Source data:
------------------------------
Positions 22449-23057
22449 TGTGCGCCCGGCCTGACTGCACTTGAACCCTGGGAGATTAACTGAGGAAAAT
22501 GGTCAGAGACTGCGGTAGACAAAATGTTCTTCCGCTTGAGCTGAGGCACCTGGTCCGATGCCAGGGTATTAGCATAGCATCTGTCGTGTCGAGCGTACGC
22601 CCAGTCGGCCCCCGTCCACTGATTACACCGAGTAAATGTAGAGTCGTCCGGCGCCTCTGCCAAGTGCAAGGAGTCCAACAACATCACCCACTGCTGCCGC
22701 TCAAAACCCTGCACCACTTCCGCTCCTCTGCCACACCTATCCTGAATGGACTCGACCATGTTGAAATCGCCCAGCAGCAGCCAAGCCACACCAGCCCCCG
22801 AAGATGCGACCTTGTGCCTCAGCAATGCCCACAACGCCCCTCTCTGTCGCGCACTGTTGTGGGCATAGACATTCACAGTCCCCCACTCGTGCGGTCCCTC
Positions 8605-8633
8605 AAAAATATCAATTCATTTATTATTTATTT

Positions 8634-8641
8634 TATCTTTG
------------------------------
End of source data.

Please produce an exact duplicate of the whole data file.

Positions 22449-23057
22449 TGTGCGCCCGGCCTGACTGCACTTGAACCCTGGGAGATTAACTGAGGAAAAT
22501 GGTCAGAGACTGCGGTAGACAAAATGTTCTTCCGCTTGAGCTGAGGCACCTGGTCCGATGCCAGGGTATTAGCATAGCATCTGTCGTGTCGAGCGTACGC
22601 CCAGTCGGCCCCCGTCCACTGATTACACCGAGTAAATGTAGAGTCGTCCGGCGCCTCTGCCAAGTGCAAGGAGTCCAACAACATCACCCACTGCTGCCGC
22701 TCAAAACCCTGCACCACTTCCGCTCCTCTGCCACACCTATCCTGAATGGACTCGACCATGTTGAAATCGCCCAGCAGCAGCCAAGCCACACCAGCCCCCG
22801 AAGATGCGACCTTGTGCCTCAGCAATGCCCACAACGCCCCTCTCTGTCGCGCACTGTTGTGGGCATAGACATTCACAGTCCCCCACTCGTGCGGTCCCTC
Positions 8605-8633
8605 AAAAATATCAATTCATTTATTATTTATTT

Positions 8634-8641
8634 TATCTTTG